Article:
I wondered if they could remain on friendly terms, living in such isolated conditions while having to compete for business every single day.
Our bellies full, we kept going. A relentless march up – one stair after another, stopping periodically for Snickers and fizzy drinks at the little shops dotted along the path. Occasionally, we would have to move to one side as donkeys laden with goods trudged past us.
From time to time, we took a few minutes out to explore the temples and monasteries dotted around the mountains, many of which offer a bed for the night. This was China at its most peaceful and remote – a million miles away from the hustle and bustle of the urban centres and megacities.
Without warning, the stairs stopped, and a flat path stretched out in front of us. The relief washed over me. And what’s more, we had made good time. What was supposed to take us 10 hours had only taken us eight.
The cold beers that evening tasted all the sweeter. But we couldn’t celebrate too much as the final hike to the Golden Summit was still to come. And we planned on arriving at sunrise.
Reaching the Summit of Mount Emei for Sunrise
A disorienting early alarm clock startled me from my sleep, and it was time to leave. Only one of us – the ever-practical Weifeng – had the foresight to bring a headtorch, so we used our phones to light the way as we stumbled our way up yet more staircases.
A couple of hours later, a magnificent golden statue of Buddha astride elephants loomed before us. We had made it. Unfortunately for us, we would not be seeing the spectacular sunrise we had hoped for as the whole mountain was enveloped by fog. Still, we basked in the glory of reaching the top.
The Climb Down Mount Emei
All that was left was the matter of getting down. Our three friends decided to take the bus, leaving me and Nelisa to walk down. Compared to what we had faced over the past couple of days, this should be easy.
As we climbed down a staircase, we saw a group of Chinese tourists being terrorised by a gang of the terrible monkeys that the signs had warned us of. Their belongings were searched, and snacks were stolen.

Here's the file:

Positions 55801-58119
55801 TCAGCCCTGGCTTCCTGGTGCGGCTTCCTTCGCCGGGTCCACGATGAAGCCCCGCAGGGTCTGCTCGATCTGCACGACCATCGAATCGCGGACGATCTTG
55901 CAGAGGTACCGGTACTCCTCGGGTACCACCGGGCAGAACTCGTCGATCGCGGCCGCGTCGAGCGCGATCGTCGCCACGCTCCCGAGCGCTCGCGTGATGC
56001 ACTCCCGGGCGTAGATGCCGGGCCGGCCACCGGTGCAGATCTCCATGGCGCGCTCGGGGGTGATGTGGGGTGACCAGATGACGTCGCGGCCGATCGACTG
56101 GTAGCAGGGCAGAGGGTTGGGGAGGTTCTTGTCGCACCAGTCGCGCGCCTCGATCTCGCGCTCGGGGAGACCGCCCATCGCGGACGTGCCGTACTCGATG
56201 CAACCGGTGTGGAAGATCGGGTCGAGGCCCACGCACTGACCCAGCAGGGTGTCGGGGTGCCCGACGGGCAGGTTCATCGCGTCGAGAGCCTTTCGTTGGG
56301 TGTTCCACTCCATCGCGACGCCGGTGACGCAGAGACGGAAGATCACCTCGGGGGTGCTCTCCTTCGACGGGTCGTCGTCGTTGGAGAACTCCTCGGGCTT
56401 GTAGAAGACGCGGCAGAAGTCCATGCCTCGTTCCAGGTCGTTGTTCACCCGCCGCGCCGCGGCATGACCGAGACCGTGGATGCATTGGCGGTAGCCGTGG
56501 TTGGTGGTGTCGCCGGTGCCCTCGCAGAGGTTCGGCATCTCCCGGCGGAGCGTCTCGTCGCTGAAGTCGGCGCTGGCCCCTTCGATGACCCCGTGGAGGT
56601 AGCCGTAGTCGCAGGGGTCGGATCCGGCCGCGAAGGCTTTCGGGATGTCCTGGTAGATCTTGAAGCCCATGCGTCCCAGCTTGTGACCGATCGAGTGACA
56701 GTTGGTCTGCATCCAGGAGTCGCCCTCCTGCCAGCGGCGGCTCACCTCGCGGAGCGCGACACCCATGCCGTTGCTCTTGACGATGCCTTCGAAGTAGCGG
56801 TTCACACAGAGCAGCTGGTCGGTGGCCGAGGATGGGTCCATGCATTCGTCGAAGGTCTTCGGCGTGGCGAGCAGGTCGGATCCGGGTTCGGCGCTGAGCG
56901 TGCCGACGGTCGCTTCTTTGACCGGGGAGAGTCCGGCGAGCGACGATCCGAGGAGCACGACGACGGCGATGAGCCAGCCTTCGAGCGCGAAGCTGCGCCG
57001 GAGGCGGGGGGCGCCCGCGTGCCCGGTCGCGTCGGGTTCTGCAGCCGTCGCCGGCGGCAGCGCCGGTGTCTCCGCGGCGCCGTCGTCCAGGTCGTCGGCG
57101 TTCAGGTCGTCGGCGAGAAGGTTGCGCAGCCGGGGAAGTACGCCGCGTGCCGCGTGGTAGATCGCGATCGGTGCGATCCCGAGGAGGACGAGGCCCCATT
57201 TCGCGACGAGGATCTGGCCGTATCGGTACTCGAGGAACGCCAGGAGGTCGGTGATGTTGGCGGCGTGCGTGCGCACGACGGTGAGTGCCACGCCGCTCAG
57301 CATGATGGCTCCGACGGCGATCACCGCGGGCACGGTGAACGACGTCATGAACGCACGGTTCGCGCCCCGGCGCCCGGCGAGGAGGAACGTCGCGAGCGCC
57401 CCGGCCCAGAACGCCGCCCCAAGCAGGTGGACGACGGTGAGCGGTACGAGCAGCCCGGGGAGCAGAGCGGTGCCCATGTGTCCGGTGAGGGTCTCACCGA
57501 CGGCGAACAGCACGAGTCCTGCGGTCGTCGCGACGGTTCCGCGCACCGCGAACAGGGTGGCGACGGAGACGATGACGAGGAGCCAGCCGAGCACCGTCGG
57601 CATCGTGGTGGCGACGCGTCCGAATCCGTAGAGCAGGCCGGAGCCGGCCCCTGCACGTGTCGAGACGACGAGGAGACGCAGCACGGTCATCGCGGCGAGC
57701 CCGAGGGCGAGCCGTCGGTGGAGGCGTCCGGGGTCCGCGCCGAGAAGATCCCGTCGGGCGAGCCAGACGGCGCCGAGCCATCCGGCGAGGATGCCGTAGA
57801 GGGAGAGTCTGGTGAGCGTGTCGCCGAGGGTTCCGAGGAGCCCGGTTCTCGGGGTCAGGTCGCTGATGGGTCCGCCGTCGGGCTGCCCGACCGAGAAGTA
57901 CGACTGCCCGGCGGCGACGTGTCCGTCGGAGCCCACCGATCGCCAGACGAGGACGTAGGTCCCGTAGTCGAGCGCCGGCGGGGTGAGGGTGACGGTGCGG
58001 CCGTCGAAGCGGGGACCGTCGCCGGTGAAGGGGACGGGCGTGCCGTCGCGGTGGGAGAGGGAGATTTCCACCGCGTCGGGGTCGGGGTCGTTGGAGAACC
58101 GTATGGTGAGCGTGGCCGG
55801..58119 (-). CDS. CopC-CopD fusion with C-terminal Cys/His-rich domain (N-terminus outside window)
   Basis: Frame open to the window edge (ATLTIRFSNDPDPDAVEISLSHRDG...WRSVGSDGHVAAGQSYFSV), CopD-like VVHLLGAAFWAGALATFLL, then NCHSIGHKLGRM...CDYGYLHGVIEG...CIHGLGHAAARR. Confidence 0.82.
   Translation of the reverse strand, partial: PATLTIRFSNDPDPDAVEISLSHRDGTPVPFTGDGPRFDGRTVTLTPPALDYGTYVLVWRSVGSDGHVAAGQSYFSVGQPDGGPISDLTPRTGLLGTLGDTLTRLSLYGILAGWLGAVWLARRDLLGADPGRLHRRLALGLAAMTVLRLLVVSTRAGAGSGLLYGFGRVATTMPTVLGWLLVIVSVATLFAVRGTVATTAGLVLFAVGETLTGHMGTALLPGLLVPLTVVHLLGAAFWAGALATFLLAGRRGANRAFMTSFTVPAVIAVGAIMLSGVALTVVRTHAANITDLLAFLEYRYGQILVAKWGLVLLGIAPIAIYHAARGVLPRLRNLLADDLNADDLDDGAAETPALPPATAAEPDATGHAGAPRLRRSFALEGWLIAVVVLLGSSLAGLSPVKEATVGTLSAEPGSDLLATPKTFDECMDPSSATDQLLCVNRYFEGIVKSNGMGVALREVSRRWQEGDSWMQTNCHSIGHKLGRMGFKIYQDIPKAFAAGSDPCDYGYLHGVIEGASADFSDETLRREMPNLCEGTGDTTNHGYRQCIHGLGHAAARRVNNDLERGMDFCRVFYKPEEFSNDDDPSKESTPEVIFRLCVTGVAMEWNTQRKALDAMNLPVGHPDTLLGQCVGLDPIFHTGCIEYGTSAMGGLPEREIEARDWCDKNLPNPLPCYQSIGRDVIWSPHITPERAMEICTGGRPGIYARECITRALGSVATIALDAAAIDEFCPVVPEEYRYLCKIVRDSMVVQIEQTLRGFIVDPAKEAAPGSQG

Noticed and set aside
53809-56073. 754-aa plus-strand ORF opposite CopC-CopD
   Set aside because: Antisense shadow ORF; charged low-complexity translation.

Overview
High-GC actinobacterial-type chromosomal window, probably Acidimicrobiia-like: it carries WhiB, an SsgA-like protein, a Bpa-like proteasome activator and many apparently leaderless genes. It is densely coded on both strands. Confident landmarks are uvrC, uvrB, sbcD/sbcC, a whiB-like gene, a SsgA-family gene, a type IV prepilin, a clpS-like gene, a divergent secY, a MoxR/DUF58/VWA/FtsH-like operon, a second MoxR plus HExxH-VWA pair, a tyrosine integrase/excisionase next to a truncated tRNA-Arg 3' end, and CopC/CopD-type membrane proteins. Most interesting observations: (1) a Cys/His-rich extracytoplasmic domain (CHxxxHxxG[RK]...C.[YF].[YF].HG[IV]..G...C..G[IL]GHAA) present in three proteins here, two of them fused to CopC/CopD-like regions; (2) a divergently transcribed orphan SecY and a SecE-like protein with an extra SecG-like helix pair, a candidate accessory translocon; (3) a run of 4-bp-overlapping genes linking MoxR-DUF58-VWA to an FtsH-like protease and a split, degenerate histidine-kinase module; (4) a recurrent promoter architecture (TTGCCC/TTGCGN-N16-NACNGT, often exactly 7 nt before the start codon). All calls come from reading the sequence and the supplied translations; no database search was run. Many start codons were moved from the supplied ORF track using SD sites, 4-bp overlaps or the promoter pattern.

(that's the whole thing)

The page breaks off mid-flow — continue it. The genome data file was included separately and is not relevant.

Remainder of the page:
Nelisa and I exchanged a glance. We had no choice but to take this path or go all the way back to where we started. We strapped on our backpacks and removed anything edible. All we had missed was a bottle of hand sanitiser.
A Terrible Monkey Gang Encounter
Around 12 monkeys waited for us – some on the path itself, while others leered from the handrails. Litter is scattered around them from the bins that they must have ransacked earlier.
We clutched our bamboo sticks and moved slowly forwards. At first, they just eye us suspiciously. Suddenly, one makes its move, dashing towards Nelisa. She bangs her stick on the ground. Without a second thought, the monkey grabs it out of her hands and flings it to the floor with contempt. He has seen it all before.
“Just keep moving. Don’t stop!” I whisper. But the stick-throwing monkey grabs onto the side pocket of Nelisa’s bag and won’t let go. Another one dashes over to join in. She continues edging forwards, screaming as both monkeys dangle from the side of her backpack.
After a few paces forward one of them grabs what it was looking for – the hand sanitiser. He inspects it and tosses it to one side with disgust, realising it is inedible. Meanwhile, I am trying to repel a monkey around my ankles, while being careful not to have my stick snatched from me.
Stories to Tell
We pick up the pace. Realising that they had got everything they could, the monkeys start to lose interest. We breathe a sigh of relief to get away unscathed from what was a genuinely terrifying situation. The rest of the way down, we turn every corner anxiously expecting to see more monkeys ready to mug us. Luckily for us, there were none.
Finally, we make it to the bottom and meet up with our friends to tell them what they had missed. It also gives us a chance to count our losses. A packet of bread rolls, a bamboo stick, and a bottle of hand sanitiser. As muggings go, it could have been a lot worse.
Book This Trip
Start planning your trip to Mount Emei in China today. Check out OMIO Travel Partner for the best flight deals, train tickets and ground transportation options. For places to stay, trust Booking.com for hotels, hostels and other accommodations throughout China.
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Author Bio: “Chris spent more than a year living and travelling around China, enjoying all its complexities, challenges and charms. In his 20s, he also travelled to over 40 countries around the world. He is now happily settled in London with his girlfriend and two mini lop rabbits but still takes every opportunity to travel whenever possible.”